holding that an absent class member is "conclusively bound by the results of an action prosecuted by a [named plaintiff] ostensibly representing their interests"Summary of this case from Horton v. Metropolitan Life Insurance Company
No. 759, Docket 72-1052.
Argued May 24, 1972.
Decided August 1, 1972. Certiorari Denied December 18, 1972.
Abraham L. Pomerantz, New York City (Mordecai Rosenfeld, William E. Haudek, Daniel W. Krasner and Pomerantz, Levy, Haudek Block, New York City, on the brief), for plaintiff-appellee.
Judson A. Parsons, Jr., New York City (Hugh N. Fryer, Keith E. McClintock, Jr., Patricia A. Nelson and Dewey, Ballantine, Bushby, Palmer Wood, New York City, on the brief), for defendants-appellants.
Appeal from the United States District Court for the Southern District of New York.
The essential issue on this appeal is whether dismissal of a stockholder's derivative suit, without notice to nonparty stockholders, under Fed.R.Civ.P. 37(b)(2)(C), for failure to answer interrogatories, operates as a bar to an identical cause of action asserted by another stockholder in a subsequent derivative suit.
Plaintiff Paulette Papilsky is a shareholder of defendant Affiliated Fund, Inc. and brought this action derivatively on behalf of Affiliated, a diversified open-end investment company registered under the Investment Company Act of 1940. Defendant Lord, Abbett Co. serves as Affiliated's investment adviser and as its principal underwriter. Defendants Driscoll and Berndt are partners in Lord, Abbett and officers and directors of Affiliated. Papilsky's complaint alleged that these defendants failed to recapture, and to credit Affiliated with, allegedly recapturable portions of brokerage commissions paid on portfolio transactions and asserted that this has resulted in the payment of higher management fees to Lord, Abbett, all in violation of the federal securities laws. Shortly after the complaint was served, defendants Driscoll, Berndt and Lord, Abbett served and filed a motion seeking summary judgment on the ground of res judicata. They alleged that the claims asserted by Papilsky were identical to those asserted in a previous derivative suit against Driscoll, Berndt, Lord, Abbett and other defendants entitled White and Bernstein v. Driscoll, et al., 67 Civ. 98 (S.D.N.Y., filed Dec. 9, 1968) (the " White action"), which had been dismissed for failure to answer interrogatories. Judge Wyatt on November 17, 1971 denied defendants' motion for summary judgment, 333 F. Supp. 1084, but granted the necessary certification to appeal pursuant to 28 U.S.C. § 1292(b) (1970), as did we on December 6, 1971. For the reasons stated below, we affirm the denial of the motion for summary judgment.
§§ 1(b)(2), 2(a)(3), 2(a)(9), 10, 15, 17(e), (h) and (i), 36 and 37 of the Investment Company Act of 1940, 15 U.S.C. §§ 80a-1(b)(2), 80a-2(a)(3), 80a-2(a)(9), 80a-10, 80a-15, 80a-17(e), (h) and (i), 80a-35 and 80a-36 (1970); §§ 10(b) and 15(c)(1) and (2) of the Securities Exchange Act of 1934, 15 U.S.C. §§ 78j and 78 o(c)(1) and (2) (1970); and § 206(4) of the Investment Advisers Act of 1940, 15 U.S.C. § 80b-6 (4) (1970).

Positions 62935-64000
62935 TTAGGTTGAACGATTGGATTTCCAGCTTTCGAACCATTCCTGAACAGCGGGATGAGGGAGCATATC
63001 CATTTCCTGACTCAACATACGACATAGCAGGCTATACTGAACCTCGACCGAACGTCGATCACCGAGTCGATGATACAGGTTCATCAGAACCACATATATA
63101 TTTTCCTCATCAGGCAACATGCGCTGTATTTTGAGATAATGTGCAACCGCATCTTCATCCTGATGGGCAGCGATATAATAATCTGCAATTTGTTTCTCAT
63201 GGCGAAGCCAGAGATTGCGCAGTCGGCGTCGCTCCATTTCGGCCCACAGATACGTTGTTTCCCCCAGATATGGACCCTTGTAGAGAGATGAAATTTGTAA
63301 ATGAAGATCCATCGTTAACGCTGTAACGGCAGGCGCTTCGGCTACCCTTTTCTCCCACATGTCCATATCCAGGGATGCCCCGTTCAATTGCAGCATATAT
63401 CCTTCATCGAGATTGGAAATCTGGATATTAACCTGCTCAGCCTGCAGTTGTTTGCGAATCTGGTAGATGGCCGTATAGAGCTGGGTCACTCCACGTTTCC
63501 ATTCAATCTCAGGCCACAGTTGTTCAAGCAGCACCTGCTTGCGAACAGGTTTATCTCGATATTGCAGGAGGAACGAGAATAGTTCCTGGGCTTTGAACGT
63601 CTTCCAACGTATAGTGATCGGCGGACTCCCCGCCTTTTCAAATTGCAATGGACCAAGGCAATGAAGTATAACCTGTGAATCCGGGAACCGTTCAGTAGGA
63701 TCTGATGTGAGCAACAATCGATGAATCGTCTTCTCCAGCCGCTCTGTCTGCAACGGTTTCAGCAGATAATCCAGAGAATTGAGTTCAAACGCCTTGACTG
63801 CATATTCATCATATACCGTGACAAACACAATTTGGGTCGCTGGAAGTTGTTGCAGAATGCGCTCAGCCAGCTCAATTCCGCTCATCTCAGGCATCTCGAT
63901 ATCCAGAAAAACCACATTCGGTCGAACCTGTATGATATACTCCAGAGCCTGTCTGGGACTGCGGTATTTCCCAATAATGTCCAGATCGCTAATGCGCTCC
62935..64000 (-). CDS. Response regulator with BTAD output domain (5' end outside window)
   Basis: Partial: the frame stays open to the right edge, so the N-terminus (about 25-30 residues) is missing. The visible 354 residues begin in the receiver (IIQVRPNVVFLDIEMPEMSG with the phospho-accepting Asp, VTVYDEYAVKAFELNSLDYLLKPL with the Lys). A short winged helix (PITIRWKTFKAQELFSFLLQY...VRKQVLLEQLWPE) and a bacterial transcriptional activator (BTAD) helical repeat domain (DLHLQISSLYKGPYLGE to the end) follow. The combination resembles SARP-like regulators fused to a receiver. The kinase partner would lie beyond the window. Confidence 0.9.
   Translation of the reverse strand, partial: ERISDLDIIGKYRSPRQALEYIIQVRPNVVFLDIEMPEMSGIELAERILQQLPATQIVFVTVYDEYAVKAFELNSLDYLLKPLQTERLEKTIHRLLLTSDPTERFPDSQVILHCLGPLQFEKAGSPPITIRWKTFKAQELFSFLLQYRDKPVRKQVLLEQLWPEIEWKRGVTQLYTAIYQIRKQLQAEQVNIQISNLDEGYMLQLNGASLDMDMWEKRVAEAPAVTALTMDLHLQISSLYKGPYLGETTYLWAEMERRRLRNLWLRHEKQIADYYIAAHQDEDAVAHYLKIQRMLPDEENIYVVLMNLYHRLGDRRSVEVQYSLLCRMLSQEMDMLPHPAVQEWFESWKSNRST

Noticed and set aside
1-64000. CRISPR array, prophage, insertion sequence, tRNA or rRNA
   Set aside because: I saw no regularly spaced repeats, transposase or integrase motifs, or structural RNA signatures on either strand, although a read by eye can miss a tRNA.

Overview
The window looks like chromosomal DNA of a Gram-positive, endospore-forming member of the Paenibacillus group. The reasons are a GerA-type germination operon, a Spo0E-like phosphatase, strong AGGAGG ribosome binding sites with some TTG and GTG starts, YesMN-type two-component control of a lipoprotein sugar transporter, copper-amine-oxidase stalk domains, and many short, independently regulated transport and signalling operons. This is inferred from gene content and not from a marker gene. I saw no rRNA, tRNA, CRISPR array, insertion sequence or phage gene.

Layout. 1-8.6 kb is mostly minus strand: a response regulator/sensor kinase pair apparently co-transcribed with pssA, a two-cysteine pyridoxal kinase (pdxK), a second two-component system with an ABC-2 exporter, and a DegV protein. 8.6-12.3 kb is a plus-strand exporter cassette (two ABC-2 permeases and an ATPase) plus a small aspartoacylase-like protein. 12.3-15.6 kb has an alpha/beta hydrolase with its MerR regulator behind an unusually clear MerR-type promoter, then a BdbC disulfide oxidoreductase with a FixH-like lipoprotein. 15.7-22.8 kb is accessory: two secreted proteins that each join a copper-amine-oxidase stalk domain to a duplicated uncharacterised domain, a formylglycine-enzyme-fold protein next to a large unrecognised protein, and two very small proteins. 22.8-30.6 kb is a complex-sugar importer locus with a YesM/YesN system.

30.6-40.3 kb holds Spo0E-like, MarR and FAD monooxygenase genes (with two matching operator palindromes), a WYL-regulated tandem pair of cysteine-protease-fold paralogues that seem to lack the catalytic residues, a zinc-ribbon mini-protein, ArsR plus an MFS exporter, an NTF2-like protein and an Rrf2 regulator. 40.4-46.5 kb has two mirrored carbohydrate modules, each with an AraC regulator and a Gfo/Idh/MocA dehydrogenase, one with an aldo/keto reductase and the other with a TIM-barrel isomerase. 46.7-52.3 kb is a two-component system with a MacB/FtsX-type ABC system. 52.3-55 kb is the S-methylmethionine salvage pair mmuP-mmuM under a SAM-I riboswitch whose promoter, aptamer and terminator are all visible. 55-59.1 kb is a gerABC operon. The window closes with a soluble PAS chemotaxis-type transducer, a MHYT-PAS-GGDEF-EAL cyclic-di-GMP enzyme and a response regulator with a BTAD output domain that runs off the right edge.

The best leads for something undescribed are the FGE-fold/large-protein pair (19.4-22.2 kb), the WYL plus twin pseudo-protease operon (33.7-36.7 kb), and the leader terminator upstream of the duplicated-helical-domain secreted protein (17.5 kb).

The White action was a consolidation of two separate stockholders' derivative actions, the first commenced in January of 1967 and the second in February of 1968. As the district court found, "[i]t is undisputed that the claims in the White action are the same as those now asserted in the case at bar." 333 F. Supp. at 1085. There is no suggestion, however, that the White plaintiffs or their attorneys are in any way connected with the instant case.
On January 14, 1969, the district court entered orders directing the White plaintiffs to answer interrogatories on February 15, 1969, which date was extended to March 4, 1969. The interrogatories ordered to be answered requested the White plaintiffs to specify the claimed violations of law and sought details as to each claimed violation. On March 31, 1970, more than a year after the deadline for answering the interrogatories, the White plaintiffs filed their answers. The defendants considered these unsigned and unverified answers to be unacceptable and returned them to plaintiffs. Thereafter, on December 10, 1970, the White plaintiffs served by mail purported answers to the interrogatories. The defendants also found these responses to be inadequate.
On February 3, 1971, the White defendants brought on by order to show cause a motion pursuant to Fed.R.Civ. P. 37(b)(2)(C) seeking dismissal of the action on the ground of the plaintiffs' failure to answer the interrogatories as required by the district court's order of January 14, 1969. The White plaintiffs opposed the granting of this motion.
Fed.R.Civ.P. 37(b)(2)(C) provides as follows:
"If a party or an officer, director, or managing agent of a party or a person designated under Rule 30(b)(6) or 31(a) to testify on behalf of a party fails to obey an order to provide or permit discovery, including an order made under subdivision (a) of this rule or Rule 35, the court in which the action is pending may make such orders in regard to the failure as are just, and among others the following: